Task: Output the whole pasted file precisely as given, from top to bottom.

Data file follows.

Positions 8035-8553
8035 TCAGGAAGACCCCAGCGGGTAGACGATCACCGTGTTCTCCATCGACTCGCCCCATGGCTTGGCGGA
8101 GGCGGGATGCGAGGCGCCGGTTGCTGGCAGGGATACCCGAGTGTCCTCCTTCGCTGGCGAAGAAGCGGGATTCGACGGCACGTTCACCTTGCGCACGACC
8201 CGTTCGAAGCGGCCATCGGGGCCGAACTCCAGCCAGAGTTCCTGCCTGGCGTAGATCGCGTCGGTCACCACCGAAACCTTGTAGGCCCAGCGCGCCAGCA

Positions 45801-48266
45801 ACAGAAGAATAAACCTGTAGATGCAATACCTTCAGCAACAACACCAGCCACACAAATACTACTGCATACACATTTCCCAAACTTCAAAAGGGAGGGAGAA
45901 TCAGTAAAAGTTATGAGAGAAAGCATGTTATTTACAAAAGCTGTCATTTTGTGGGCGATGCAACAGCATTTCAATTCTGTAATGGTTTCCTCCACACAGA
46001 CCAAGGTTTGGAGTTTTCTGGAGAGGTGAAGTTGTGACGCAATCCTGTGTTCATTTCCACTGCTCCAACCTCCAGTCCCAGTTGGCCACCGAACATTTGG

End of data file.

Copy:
Positions 8035-8553
8035 TCAGGAAGACCCCAGCGGGTAGACGATCACCGTGTTCTCCATCGACTCGCCCCATGGCTTGGCGGA
8101 GGCGGGATGCGAGGCGCCGGTTGCTGGCAGGGATACCCGAGTGTCCTCCTTCGCTGGCGAAGAAGCGGGATTCGACGGCACGTTCACCTTGCGCACGACC
8201 CGTTCGAAGCGGCCATCGGGGCCGAACTCCAGCCAGAGTTCCTGCCTGGCGTAGATCGCGTCGGTCACCACCGAAACCTTGTAGGCCCAGCGCGCCAGCA

Positions 45801-48266
45801 ACAGAAGAATAAACCTGTAGATGCAATACCTTCAGCAACAACACCAGCCACACAAATACTACTGCATACACATTTCCCAAACTTCAAAAGGGAGGGAGAA
45901 TCAGTAAAAGTTATGAGAGAAAGCATGTTATTTACAAAAGCTGTCATTTTGTGGGCGATGCAACAGCATTTCAATTCTGTAATGGTTTCCTCCACACAGA
46001 CCAAGGTTTGGAGTTTTCTGGAGAGGTGAAGTTGTGACGCAATCCTGTGTTCATTTCCACTGCTCCAACCTCCAGTCCCAGTTGGCCACCGAACATTTGG